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Michigan SSD Lawyer / Michigan Social Security Disability Eligibility Lawyer

Michigan Social Security Disability Eligibility Lawyer

Throughout your work history, part of every paycheck went into the Social Security Disability Insurance (SSDI) program to provide you with benefits should you later become disabled and unable to work. Just because you paid into the system doesn’t necessarily mean you are eligible for benefits, however. And even people who are eligible to receive benefits find it difficult to claim those benefits without professional legal assistance. Below we describe some of the critical factors needed for SSD eligibility so you can gain a better understanding of whether or not you might be eligible for benefits. For a more thorough evaluation of your eligibility or for help getting SSD benefits in Michigan or across the U.S., contact Nationwide Disability Law for a free consultation with an experienced and knowledgeable Michigan Social Security Disability eligibility lawyer.

Defining Disability in the Social Security Context

The Social Security Administration (SSA) has a specific definition of disability that is probably much stricter than you would have thought. According to the SSA, to be considered disabled:

  1. You must be unable to perform the work that you did before;
  2. SSA must decide that you cannot adjust to other work because of your medical condition(s); and
  3. Your disability must last or be expected to last for at least one year or to result in death.

Further, it is essential to note that the SSA only covers total disability. Partial or short-term disabilities do not qualify for benefits.

Work Credits: The Key to Eligibility

Work credits are a pivotal element in determining SSD eligibility. You earn these credits when you work and pay Social Security taxes. You can earn up to four work credits per year, and it doesn’t take long to acquire these credits, as it only takes earning $1,360 to acquire a work credit (as of September 2019).

The number of work credits needed to qualify for disability benefits depends on your age when you became disabled. Generally, you need 40 credits, 20 of which were earned in the last 10 years ending with the year you became disabled. However, younger workers may qualify with fewer credits.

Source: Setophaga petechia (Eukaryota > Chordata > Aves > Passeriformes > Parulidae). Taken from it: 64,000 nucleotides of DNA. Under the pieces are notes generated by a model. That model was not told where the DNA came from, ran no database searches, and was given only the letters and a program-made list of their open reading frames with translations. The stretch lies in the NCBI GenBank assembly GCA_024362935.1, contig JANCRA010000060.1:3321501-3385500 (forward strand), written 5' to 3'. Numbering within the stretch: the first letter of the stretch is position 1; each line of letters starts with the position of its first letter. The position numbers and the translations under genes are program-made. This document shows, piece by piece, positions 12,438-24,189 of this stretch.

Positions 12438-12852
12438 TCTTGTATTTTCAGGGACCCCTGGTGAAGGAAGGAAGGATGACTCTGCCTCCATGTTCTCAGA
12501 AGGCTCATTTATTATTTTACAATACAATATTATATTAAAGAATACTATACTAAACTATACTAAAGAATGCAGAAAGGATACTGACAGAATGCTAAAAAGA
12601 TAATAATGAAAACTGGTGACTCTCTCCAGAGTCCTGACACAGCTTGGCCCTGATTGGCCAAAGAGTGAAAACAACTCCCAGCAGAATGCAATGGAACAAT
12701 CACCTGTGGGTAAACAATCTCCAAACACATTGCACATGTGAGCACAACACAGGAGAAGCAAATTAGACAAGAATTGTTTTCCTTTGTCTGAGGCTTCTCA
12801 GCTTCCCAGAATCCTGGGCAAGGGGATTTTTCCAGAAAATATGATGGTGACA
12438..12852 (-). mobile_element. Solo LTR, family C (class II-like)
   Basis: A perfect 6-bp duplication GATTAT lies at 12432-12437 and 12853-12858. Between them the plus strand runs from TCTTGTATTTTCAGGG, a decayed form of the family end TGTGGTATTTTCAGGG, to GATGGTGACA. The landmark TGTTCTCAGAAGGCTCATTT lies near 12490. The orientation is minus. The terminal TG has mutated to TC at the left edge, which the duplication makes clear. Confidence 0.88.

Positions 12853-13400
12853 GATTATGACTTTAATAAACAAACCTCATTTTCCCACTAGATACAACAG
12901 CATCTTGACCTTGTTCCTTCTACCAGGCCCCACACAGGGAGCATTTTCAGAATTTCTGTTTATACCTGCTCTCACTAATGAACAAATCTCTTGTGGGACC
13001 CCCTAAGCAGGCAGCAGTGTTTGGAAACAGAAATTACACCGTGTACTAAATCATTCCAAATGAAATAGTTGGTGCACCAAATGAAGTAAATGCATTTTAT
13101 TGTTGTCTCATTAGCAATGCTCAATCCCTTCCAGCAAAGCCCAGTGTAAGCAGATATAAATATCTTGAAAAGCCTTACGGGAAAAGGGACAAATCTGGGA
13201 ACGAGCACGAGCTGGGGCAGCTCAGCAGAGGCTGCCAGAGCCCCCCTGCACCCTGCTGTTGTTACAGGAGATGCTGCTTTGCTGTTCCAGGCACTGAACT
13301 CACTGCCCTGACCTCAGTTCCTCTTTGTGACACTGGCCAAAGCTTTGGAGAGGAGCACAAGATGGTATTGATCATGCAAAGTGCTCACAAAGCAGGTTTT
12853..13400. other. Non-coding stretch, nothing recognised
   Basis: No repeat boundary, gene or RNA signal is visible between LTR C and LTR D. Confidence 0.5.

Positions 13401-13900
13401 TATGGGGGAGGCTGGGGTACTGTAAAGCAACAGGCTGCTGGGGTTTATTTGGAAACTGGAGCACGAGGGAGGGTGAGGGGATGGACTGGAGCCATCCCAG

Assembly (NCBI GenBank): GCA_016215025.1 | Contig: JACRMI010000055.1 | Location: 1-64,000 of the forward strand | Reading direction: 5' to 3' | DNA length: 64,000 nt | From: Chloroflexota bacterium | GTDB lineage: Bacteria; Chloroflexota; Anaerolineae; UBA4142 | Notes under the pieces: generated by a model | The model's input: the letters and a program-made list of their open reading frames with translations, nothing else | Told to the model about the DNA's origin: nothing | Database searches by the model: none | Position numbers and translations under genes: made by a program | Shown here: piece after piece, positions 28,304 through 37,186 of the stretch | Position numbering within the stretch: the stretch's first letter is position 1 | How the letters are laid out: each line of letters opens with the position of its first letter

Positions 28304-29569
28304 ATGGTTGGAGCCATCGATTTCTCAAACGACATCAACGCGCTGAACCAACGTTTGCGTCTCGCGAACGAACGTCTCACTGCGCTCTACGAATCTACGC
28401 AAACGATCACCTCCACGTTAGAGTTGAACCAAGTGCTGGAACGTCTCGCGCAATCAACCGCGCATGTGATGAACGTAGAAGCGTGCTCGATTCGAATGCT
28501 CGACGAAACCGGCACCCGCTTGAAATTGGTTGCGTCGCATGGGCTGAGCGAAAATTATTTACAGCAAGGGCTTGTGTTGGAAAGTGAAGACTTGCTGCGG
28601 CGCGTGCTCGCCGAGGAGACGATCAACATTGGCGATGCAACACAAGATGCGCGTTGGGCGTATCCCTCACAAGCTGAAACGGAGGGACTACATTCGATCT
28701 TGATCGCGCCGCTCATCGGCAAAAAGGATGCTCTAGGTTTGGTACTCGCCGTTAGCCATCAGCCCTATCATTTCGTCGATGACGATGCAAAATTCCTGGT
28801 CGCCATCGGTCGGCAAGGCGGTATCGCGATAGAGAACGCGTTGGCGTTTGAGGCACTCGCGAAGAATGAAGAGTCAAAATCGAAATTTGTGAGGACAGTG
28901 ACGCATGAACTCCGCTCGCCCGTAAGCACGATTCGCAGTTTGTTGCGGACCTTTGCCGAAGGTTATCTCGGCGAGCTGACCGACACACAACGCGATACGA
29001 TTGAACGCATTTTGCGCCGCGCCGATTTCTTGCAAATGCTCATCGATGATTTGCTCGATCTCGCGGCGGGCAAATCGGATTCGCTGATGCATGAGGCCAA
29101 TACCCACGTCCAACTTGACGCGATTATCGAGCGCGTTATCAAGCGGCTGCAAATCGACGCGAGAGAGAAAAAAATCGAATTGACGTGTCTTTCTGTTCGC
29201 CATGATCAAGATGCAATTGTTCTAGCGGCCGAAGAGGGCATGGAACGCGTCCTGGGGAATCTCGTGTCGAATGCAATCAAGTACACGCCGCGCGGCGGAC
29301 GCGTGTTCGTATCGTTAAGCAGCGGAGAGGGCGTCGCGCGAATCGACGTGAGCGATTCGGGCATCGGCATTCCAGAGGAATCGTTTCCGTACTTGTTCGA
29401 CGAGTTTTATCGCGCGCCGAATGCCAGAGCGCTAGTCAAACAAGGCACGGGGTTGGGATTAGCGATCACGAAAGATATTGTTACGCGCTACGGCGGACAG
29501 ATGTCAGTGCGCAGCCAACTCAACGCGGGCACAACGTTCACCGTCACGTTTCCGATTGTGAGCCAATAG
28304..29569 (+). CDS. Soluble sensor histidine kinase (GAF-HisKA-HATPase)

Medical Eligibility: Meeting the Listings

The SSA maintains a Listing of Impairments, often referred to as the “Blue Book.” This document outlines conditions that are severe enough to prevent a person from participating in “substantial gainful activity.” If your condition is in this book and meets the listed criteria, you will likely qualify for benefits.

If your condition isn’t listed, don’t lose hope. You may still be eligible if you can demonstrate that your disability is as severe as a medically equivalent listed impairment. Alternatively, if your condition prevents you from working and will last at least 12 months or result in death, you might still be considered for SSD benefits.

Financial Eligibility: Substantial Gainful Activity

Lastly, to qualify for SSD, you must not be able to engage in substantial gainful activity (SGA). As of 2021, if you’re able to earn an amount above a certain monthly limit (which varies based on factors like blindness), the SSA may consider you capable of SGA. If so, you would not qualify for disability benefits.

Legal Assistance With SSD Eligibility in Michigan

Navigating the SSD process can be daunting, especially when you’re already grappling with the pain and stress of a disability. This is where we come in. From our offices in Mount Clements and Traverse City, Nationwide Disability Law offers professional legal advice and representation to clients throughout Michigan and across the nation. Our dedicated team is equipped with the knowledge and experience to assist with your SSD application, ensuring it aligns with the strict eligibility criteria set by the SSA.

Every case is unique, and each client deserves personalized attention and guidance. Whether you’re preparing your initial application, appealing a denied claim, or simply need advice, our team is here for you. Contact Nationwide Disability Law today, and let an experienced Michigan Social Security disability attorney help you navigate the complex world of Social Security Disability eligibility.

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